LICENSING INTELLECTUAL PROPERTY

TECHNOLOGY TRANSFER

FINAL EXAMINATION

Professor Jorda December 11, 1996

Instructions:

This is a three-hour, open-book exam (four and one-half hours for certain foreign students). You may consult the course materials as well as any other materials. Yet, your examination must be your own work. Do not discuss it with other students.

Write your answers in the blue books supplied, but please use only one side of the page and observe the margins. Please write or print as legibly as possible.

Grading will be anonymous; please do not put your name on anything you turn in. BE SURE YOUR EXAM NUMBER IS ON EACH BLUE BOOK YOU TURN IN.

 

PROBLEM I

A. Facts

Water Closet Communications, Inc. ("WCC") is a large manufacturer of cell-phone handsets. It manufactures those cell-phone handsets that incorporate a microprocessor (computer-on-a-chip) and special signal processing software. WCC wants to improve its latest version of its cell-phone software, but does not have enough software engineering resources to get this job done before its next product needs to be ready for the market.

WCC decides to enter into a software development agreement with Rock of Sages WonderLand ("RoSWL") to make the modifications to the existing cell-phone software. As WCC is about to enter into the agreement with RoSWL to create the software, WCC discovers that RoSWL is not itself (i.e., through its own employees) going to create at least some of the modified software. RoSWL, in addition to using its own employees, intends to use the services of Jennifer "Jen the Wiz" Wizard. "Jen the Wiz," a brilliant but eccentric software genius, who once was an employee of RoSWL, but now lives in a tree-house just north of Eugene, Oregon, has been engaged under a contract with RoSWL to provide her services to RoSWL to create some portions of the modified software.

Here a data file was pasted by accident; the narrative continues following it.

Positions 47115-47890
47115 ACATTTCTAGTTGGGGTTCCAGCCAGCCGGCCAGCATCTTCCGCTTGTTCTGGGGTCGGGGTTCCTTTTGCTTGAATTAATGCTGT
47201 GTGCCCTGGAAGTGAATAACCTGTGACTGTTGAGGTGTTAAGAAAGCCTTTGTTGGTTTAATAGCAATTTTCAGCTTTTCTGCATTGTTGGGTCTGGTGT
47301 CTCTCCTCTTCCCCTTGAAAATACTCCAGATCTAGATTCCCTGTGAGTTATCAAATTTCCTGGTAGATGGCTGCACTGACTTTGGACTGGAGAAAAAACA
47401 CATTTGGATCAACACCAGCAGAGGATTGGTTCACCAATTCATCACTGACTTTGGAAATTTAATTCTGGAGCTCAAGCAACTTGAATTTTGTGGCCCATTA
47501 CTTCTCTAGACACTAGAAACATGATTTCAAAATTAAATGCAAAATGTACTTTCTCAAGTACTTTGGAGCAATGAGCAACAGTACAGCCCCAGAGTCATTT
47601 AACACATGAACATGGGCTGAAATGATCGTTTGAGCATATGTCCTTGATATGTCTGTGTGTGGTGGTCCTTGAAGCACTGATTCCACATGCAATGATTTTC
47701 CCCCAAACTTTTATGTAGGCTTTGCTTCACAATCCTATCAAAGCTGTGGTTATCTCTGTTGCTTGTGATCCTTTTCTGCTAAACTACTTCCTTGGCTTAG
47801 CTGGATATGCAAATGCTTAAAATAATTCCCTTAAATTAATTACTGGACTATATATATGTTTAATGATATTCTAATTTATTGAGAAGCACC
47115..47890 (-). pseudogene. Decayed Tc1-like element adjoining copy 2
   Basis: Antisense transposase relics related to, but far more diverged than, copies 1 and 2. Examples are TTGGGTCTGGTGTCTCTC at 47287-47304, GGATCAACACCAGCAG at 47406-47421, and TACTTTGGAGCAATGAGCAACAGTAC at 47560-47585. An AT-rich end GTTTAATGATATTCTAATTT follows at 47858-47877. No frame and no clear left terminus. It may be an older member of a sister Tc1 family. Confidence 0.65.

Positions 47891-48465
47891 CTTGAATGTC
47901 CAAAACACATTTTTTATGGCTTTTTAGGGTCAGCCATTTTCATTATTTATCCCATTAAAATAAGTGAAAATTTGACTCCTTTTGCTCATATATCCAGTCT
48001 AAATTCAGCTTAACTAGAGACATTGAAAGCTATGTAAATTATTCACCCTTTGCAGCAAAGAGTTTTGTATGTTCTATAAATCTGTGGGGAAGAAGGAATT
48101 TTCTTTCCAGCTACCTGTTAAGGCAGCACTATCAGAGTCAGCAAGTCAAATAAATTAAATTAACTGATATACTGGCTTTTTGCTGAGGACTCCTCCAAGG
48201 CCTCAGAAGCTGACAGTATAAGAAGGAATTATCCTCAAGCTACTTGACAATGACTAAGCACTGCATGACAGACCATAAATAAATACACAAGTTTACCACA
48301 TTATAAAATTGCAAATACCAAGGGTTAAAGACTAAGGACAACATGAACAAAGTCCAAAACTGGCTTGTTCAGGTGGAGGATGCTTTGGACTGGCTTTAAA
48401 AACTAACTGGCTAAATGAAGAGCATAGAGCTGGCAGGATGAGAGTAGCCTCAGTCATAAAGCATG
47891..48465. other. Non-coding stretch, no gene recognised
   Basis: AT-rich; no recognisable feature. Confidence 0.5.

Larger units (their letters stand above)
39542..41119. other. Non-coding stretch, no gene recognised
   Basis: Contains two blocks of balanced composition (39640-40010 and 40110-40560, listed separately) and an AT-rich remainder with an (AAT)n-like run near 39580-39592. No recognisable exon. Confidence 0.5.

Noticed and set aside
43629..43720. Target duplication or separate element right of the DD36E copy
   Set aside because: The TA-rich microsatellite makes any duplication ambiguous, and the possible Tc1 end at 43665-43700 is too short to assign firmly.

B. Questions

1. As in-house Intellectual Property Law Counsel to WCC, what do you have to do to insure that WCC will be the owner of the Copyright rights in this modified cell-phone software as a "work-made-for-hire" under the U.S. Copyright Law (assuming that the software is within one of the categories listed in the definition of a work-for-hire)? [5 Points]

2. What are the requirements for a contract to establish ownership of the Copyright rights in the modified software in WCC as a work-made-for-hire)? [5 Points]

 

3. If it is not possible, for some reason, to make WCC the owner of the Copyright rights in the software, by virtue of the fact that the software would be created as a work-made-for-hire, how else can WCC acquire ownership? What disadvantage is there in obtaining ownership this way, as opposed to obtaining it as a work-made-for-hire? [5 Points]

PROBLEM II

A. Facts

Kamm Breweries of Mishawaka, Indiana has, for over 50 years, produced and marketed beer and ale in kegs, bottles and cans in the area of the U.S. east of the Mississippi. Kamm is now preparing to introduce a new product into its line Ñ malt liquor, to be called "Kamm's Volt."

Kamm's advertising department has proposed that the marketing campaign take a colonial theme. Working with the company's package design department, it has designed the Volt can to resemble a pewter ale mug. The wall of the can slopes slightly inward from the base, and a cut-out handle, designed to be pulled out and back from the wall of the can, is a stylized version of a common pewter mug handle. The can is pewter-colored and bears a red oval emblem with the imprinted word, "Volt," predominant and, beneath it, the phrase, "Kamm's Volt Ñ Always Good for a Jolt."